The Durham community is next in line to host The Sunday Supper, this time in support of the Catholic Charites’ planned $1.7 million Durham Community Food Pantry and other efforts to address food insecurity in the community. A meal featuring selections from some of the best of local Durham vendors is planned along with live music and a community table that will seat 750 people. The supper is planned for Sunday, April 29 from 12-3 p.m. at the American Tobacco Campus Amphitheater. Tickets are on sale now through www.SundaySupperDurham.com.
The Durham Community Food Pantry is a program of Catholic Charities of the Catholic Diocese of Raleigh and will be located at the Lakewood Shopping Center. This facility will utilize the Catholic Charities Service model in place in the Raleigh food pantry, Catholic Parish Outreach, which has successfully served Wake County for the past 40 years. The goal is that, by 2021, the Durham Community Food Pantry will assist 4,500 individuals each month and distribute 1.5 million pounds of food each year. For more information about this new facility, please visit www.CatholicCharitiesRaleigh.org/Durham-Food-Pantry.
According to the Food Bank of Central and Eastern North Carolina, the City of Durham faces an estimated one-million-pound shortage of food annually, with nearly one-fifth of citizens and one in four children considered “food insecure,” living without a sufficient supply of food. The Sunday Supper will help raise the remaining funds necessary to build a new food pantry that will provide 1.5 million pounds of food to the community each year by 2021. Additional proceeds will support End Hunger Durham and their methods of reaching food insecure citizens with information helpful to meeting critical needs.
“We see all kinds of families that need a little bit of help putting a meal on the table,” says Lisa Perkins, Catholic Charities Executive Director. “Some of our clients are working low-wage jobs and can’t pay their bills; others have been recently laid off and are still looking for work.”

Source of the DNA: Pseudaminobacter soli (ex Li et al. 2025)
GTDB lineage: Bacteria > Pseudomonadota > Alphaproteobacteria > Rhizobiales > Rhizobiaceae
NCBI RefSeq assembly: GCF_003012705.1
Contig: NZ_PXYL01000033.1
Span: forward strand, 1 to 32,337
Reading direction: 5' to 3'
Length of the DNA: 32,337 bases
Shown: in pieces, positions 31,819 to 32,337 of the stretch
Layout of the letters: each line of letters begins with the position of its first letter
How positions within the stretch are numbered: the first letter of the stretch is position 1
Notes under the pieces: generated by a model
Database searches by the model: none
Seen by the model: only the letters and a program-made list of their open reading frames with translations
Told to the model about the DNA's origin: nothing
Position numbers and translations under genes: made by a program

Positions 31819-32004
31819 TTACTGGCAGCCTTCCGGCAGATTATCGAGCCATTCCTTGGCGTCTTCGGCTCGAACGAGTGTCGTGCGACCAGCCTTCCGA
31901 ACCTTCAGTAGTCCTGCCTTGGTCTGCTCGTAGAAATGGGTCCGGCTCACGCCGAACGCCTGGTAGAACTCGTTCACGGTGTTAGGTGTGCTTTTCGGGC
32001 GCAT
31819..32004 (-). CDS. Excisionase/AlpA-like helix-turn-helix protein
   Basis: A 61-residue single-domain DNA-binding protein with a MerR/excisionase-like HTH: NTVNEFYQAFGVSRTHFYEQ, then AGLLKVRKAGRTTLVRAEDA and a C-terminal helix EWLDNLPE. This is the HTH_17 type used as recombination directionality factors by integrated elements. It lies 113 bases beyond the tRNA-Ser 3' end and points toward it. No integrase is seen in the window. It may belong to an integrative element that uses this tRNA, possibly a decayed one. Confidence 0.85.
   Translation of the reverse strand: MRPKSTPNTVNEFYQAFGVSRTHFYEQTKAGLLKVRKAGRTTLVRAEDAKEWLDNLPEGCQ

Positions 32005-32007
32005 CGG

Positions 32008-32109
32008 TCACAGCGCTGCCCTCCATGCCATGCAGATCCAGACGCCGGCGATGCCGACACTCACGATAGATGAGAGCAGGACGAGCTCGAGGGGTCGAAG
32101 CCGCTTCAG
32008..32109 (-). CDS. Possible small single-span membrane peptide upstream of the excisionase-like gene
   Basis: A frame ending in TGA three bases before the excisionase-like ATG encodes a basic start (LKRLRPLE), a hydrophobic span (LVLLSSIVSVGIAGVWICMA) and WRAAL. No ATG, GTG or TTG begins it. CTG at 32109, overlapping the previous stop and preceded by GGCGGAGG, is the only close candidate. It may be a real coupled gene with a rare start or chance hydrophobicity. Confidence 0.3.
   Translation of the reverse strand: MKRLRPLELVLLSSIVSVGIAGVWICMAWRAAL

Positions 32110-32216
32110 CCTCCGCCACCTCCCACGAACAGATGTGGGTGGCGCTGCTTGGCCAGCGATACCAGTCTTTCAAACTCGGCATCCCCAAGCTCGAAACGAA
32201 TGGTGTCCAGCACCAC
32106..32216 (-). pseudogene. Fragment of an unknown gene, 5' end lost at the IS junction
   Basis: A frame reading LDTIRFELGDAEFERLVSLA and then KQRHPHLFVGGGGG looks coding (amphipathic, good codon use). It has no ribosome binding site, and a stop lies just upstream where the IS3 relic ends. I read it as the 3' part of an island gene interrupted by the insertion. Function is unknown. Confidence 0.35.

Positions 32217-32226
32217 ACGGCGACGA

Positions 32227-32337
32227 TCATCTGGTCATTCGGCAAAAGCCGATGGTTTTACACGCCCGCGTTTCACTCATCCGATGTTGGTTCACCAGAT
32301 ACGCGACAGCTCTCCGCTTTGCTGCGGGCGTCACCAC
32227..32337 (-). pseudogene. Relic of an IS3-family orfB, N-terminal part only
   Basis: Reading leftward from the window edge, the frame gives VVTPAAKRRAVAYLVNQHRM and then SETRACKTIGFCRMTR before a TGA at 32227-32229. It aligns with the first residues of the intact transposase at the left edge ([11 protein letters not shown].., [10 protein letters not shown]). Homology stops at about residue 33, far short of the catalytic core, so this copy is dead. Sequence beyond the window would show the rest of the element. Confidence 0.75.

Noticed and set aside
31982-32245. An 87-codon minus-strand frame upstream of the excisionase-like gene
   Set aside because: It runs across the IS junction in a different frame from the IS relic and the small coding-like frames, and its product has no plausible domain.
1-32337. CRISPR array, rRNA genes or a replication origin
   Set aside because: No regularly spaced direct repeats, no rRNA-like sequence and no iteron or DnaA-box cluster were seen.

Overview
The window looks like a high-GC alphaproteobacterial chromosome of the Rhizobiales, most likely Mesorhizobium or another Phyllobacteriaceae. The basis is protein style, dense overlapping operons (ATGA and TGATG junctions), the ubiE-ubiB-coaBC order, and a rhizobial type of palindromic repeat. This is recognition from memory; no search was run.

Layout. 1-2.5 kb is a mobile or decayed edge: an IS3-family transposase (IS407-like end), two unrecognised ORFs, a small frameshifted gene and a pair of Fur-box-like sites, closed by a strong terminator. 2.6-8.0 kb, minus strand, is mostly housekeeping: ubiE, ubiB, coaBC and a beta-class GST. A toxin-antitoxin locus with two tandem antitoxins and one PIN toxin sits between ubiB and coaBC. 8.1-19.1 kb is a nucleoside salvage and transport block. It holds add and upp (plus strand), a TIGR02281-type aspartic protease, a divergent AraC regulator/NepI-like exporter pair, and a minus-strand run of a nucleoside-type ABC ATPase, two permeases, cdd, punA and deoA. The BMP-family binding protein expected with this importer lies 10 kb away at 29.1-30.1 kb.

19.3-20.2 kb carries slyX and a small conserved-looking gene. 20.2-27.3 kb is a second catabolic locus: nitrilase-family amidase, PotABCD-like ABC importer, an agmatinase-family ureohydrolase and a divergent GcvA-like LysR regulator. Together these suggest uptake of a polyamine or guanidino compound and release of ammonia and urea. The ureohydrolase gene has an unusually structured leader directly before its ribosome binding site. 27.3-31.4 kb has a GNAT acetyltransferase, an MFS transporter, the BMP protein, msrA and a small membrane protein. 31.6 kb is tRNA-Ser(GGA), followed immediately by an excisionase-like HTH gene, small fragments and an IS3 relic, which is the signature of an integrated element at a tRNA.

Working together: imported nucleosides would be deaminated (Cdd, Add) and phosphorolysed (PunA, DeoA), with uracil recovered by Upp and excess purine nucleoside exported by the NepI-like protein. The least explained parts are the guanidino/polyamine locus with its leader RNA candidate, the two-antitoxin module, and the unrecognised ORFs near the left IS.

Event organizers are actively recruiting sponsors, donations of materials and volunteer help. “We’re looking for companies and individuals willing to donate and lend a hand in this important effort,” said James Glenn, a former Duke University football player spearheading the event. “We have a great event in store that will help close an important food insecurity gap in Durham.” Prospective donors, volunteers and ticket purchasers can visit www.SundaySupperDurham.com to take action.
Michael Goodmon, vice president of real estate at Capitol Broadcasting Company, said, “American Tobacco Campus has a long history of hosting events important to our community, and I can't think of anything more important than helping to take a step toward making sure no one in Durham goes hungry."
The Durham event is based on an nationally recognized Triangle event held in November 2016. Days after Hurricane Matthew dealt a devastating blow to eastern North Carolina in 2016, a group of concerned Triangle residents created a community event to help families impacted by the storm. The event, known as The Sunday Supper, brought together 1,000 people around the largest communal dining table North Carolina had ever set. The event raised more than $189,000 for hurricane relief. Since 2016, The Sunday Supper model has been used to bring people together in other communities like Kinston, Rocky Mount and Charlottesville, Virginia.
For media inquiries, interview requests or details and questions about the event:
Daniel Altenau, Director of Communications, Catholic Charities of the Diocese of Raleigh